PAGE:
A small clinical study in California has suggested for the first time that it might be possible to reverse the body’s epigenetic clock, which measures a person’s biological age.
For one year, nine healthy volunteers took a cocktail of three common drugs—growth hormone and two diabetes medications—and on average shed 2.5 years of their biological ages, measured by analyzing marks on a person’s genomes. The participants’ immune systems also showed signs of rejuvenation.
The results were a surprise even to the trial organizers—but researchers caution that the findings are preliminary because the trial was small and did not include a control arm.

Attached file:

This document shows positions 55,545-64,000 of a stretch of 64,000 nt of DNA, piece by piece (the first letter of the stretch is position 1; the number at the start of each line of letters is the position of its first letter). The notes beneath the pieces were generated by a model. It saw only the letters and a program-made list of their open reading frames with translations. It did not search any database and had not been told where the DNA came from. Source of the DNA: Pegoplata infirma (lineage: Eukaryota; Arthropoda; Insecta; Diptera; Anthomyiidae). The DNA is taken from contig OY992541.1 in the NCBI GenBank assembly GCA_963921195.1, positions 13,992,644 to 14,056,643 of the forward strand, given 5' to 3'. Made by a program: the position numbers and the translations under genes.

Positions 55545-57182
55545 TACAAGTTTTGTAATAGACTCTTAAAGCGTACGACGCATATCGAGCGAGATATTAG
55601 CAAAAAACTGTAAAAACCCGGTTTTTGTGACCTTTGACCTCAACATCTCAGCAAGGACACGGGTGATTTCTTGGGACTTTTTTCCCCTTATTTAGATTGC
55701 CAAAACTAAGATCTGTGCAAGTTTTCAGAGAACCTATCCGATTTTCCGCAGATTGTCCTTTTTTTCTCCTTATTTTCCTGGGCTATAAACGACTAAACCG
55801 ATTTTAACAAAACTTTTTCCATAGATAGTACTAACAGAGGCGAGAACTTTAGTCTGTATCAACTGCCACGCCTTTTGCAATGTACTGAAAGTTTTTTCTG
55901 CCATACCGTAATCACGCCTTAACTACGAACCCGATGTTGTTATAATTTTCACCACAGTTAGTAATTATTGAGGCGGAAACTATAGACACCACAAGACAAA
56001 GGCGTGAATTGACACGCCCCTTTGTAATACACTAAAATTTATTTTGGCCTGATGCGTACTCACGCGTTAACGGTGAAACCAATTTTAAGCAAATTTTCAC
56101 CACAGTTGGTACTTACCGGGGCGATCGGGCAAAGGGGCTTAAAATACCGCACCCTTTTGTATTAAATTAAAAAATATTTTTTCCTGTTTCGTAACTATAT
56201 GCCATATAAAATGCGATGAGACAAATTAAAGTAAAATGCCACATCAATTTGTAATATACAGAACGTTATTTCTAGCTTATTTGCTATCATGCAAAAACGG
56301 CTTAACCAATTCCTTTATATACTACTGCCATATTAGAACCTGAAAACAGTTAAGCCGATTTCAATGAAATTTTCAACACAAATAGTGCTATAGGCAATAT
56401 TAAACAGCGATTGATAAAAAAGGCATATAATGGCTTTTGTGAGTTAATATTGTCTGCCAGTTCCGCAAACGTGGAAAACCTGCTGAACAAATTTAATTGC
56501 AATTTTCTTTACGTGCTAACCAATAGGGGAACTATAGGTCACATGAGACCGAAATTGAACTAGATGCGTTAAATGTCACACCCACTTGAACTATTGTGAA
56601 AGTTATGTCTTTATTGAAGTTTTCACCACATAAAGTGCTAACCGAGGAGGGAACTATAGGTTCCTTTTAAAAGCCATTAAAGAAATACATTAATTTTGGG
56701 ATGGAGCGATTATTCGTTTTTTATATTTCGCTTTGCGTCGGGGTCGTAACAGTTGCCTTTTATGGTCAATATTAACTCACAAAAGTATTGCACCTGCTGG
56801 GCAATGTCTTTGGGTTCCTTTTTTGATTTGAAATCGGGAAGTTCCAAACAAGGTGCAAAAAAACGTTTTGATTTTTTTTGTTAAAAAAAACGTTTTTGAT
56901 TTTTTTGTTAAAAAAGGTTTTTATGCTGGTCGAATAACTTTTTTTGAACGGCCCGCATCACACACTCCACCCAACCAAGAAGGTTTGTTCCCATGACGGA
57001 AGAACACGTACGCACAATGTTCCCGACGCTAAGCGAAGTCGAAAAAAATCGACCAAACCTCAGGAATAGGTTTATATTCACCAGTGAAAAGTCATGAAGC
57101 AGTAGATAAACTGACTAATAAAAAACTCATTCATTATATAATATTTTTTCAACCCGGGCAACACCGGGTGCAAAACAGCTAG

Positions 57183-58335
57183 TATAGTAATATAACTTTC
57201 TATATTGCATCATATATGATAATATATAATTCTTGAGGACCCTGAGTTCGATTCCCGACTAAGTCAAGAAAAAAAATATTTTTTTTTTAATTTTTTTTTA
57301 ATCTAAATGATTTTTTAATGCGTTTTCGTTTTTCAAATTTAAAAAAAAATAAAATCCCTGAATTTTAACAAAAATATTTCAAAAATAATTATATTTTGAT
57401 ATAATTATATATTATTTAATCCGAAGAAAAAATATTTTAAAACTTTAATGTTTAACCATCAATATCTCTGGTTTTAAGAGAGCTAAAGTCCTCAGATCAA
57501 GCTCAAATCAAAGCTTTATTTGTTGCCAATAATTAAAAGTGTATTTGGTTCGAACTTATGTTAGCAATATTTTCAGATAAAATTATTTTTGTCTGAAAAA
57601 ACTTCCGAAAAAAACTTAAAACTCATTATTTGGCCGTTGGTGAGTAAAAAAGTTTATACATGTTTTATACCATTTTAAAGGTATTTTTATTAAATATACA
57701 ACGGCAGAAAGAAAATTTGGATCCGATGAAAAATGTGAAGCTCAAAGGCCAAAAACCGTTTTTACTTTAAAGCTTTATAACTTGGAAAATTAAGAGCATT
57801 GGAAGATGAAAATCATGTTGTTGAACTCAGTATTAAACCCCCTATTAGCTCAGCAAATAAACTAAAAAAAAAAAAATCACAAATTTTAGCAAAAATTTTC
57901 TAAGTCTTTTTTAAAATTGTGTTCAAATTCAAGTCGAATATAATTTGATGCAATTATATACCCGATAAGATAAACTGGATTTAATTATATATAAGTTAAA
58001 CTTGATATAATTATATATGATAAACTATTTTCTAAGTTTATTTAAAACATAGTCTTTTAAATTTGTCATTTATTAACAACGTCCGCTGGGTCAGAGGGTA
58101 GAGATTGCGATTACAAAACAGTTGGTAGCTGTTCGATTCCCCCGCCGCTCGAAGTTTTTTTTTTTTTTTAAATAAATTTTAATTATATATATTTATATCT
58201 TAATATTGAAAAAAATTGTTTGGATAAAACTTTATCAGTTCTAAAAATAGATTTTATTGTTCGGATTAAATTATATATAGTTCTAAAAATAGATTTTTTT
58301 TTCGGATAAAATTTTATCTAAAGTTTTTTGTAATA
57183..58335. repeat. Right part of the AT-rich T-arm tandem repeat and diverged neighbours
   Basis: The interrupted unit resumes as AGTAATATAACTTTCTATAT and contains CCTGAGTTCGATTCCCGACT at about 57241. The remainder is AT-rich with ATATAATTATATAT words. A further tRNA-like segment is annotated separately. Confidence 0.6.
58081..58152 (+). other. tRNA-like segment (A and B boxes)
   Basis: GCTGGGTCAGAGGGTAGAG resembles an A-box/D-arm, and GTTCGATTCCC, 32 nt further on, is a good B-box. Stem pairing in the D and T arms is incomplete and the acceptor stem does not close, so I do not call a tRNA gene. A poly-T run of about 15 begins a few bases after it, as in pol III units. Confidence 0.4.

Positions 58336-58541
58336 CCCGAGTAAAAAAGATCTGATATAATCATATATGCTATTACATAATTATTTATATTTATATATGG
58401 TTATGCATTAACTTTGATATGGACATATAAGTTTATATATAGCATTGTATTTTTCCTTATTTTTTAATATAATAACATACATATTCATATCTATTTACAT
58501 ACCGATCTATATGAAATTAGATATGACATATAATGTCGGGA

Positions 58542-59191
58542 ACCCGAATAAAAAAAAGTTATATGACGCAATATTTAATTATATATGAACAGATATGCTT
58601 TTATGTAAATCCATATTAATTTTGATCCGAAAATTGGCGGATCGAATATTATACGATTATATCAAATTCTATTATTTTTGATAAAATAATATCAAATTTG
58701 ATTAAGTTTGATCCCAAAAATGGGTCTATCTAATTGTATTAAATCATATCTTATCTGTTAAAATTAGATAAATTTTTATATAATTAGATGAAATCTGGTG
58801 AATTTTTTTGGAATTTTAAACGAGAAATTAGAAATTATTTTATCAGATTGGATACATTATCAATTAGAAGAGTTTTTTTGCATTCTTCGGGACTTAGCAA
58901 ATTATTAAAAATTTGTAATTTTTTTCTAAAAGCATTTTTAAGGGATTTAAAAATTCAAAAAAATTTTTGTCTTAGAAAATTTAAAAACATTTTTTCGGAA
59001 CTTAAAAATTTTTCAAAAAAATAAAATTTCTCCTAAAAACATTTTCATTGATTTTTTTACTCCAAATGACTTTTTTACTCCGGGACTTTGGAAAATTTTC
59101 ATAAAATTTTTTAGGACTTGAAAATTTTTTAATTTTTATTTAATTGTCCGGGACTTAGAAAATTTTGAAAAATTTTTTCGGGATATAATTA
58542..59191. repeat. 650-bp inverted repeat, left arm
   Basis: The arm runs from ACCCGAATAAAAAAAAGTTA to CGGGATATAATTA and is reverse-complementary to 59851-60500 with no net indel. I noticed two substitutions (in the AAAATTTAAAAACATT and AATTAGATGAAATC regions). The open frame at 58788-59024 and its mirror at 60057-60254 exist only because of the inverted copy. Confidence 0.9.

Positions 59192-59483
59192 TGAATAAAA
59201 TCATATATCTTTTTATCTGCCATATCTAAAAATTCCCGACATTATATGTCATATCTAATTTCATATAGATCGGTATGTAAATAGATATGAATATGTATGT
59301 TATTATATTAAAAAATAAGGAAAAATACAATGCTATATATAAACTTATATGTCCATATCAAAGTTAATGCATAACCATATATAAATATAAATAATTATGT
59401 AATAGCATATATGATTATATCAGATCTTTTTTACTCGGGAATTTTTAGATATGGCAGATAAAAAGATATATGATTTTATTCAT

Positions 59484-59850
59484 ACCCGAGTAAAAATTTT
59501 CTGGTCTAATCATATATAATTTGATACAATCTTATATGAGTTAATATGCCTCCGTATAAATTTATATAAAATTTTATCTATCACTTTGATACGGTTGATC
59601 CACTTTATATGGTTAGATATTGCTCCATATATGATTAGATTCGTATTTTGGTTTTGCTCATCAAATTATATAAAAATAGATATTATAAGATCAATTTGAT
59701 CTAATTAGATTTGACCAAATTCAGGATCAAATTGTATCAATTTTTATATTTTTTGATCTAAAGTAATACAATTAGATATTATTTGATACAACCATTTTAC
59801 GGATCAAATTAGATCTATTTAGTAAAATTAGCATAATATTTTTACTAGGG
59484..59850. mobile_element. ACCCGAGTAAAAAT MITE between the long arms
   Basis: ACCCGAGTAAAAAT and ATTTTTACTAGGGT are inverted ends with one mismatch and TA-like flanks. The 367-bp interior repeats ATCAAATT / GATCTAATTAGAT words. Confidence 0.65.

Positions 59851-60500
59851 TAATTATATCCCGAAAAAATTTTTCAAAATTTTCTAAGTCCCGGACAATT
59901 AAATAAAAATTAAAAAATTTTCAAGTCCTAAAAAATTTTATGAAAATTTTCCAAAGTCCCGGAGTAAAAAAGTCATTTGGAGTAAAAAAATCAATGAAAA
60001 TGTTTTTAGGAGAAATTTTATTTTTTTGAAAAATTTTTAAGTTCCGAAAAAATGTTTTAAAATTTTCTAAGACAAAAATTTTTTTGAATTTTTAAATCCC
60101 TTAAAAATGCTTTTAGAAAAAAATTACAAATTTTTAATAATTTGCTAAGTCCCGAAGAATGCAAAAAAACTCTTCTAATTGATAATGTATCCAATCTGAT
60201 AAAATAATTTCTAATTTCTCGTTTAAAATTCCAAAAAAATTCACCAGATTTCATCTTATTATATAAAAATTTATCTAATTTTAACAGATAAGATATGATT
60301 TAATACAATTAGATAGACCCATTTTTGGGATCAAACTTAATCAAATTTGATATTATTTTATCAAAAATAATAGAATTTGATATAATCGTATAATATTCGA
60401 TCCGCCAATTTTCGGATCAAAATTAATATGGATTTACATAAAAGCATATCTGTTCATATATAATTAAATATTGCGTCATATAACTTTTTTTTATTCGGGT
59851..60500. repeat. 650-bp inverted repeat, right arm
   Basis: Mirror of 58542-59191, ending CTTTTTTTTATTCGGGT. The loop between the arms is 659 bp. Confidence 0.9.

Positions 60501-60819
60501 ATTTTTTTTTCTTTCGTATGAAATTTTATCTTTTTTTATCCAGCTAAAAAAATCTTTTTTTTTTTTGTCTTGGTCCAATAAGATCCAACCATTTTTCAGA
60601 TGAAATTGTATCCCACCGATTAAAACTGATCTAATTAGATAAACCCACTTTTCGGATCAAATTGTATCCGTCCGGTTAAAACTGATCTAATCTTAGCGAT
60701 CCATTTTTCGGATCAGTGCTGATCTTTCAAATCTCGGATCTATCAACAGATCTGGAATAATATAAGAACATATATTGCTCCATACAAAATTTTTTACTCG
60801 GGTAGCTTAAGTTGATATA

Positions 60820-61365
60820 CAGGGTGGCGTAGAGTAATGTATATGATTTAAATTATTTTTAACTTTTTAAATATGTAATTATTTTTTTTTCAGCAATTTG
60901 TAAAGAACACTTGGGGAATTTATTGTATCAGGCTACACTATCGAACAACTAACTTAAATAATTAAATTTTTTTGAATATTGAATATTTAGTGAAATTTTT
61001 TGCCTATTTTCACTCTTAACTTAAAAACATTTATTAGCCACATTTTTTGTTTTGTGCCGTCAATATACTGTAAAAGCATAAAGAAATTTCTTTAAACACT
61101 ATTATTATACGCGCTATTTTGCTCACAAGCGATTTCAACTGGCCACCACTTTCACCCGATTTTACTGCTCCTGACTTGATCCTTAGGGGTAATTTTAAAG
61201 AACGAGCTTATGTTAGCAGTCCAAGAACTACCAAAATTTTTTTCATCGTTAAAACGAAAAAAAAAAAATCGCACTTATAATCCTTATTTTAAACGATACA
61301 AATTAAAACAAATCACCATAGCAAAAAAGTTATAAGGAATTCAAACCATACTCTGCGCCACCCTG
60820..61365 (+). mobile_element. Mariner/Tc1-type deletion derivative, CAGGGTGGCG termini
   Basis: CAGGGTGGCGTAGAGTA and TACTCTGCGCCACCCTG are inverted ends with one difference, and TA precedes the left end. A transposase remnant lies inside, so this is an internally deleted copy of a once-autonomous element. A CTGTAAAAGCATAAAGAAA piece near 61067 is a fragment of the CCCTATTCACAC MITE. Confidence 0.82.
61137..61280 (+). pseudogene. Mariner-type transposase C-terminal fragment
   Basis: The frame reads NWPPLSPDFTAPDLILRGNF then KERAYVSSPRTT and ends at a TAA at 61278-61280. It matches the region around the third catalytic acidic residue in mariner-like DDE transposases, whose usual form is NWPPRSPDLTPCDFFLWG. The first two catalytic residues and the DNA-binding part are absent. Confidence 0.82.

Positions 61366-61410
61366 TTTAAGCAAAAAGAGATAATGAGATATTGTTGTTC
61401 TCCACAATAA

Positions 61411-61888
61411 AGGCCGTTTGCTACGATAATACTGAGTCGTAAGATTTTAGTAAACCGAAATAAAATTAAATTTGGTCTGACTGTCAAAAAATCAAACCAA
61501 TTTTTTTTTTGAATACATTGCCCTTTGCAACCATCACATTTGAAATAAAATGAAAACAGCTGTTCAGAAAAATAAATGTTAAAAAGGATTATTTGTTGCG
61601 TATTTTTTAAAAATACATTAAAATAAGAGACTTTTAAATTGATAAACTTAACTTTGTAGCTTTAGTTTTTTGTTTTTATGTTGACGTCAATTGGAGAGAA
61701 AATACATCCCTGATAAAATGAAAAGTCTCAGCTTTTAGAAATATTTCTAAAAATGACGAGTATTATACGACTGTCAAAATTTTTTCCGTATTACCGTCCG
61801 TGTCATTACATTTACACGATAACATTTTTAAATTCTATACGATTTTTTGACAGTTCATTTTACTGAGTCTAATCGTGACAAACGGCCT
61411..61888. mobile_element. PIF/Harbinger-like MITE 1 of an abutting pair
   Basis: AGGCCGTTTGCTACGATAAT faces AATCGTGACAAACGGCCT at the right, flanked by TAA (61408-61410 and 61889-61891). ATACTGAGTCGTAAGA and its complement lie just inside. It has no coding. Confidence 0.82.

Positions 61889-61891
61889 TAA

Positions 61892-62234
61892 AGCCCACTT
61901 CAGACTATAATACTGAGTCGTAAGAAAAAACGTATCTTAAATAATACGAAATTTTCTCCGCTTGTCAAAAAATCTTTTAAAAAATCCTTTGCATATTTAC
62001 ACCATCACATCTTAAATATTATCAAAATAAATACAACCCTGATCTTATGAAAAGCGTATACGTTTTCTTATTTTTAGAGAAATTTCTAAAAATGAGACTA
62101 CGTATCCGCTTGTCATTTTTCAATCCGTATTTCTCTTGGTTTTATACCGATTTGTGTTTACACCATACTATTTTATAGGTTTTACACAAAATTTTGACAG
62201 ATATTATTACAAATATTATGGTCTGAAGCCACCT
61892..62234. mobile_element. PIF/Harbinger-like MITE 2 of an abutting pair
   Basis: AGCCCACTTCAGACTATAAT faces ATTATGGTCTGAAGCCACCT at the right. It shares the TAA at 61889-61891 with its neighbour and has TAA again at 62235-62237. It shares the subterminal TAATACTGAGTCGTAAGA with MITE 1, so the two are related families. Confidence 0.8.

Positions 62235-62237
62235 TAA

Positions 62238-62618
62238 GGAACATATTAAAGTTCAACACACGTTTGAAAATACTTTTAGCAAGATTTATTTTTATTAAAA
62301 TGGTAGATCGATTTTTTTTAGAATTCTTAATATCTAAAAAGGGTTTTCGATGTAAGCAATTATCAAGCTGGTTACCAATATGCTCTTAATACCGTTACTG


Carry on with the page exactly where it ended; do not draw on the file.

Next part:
“I’d expected to see slowing down of the clock, but not a reversal,” says geneticist Steve Horvath at the University of California, Los Angeles, who conducted the epigenetic analysis. “That felt kind of futuristic.” The findings were published on 5 September in Aging Cell.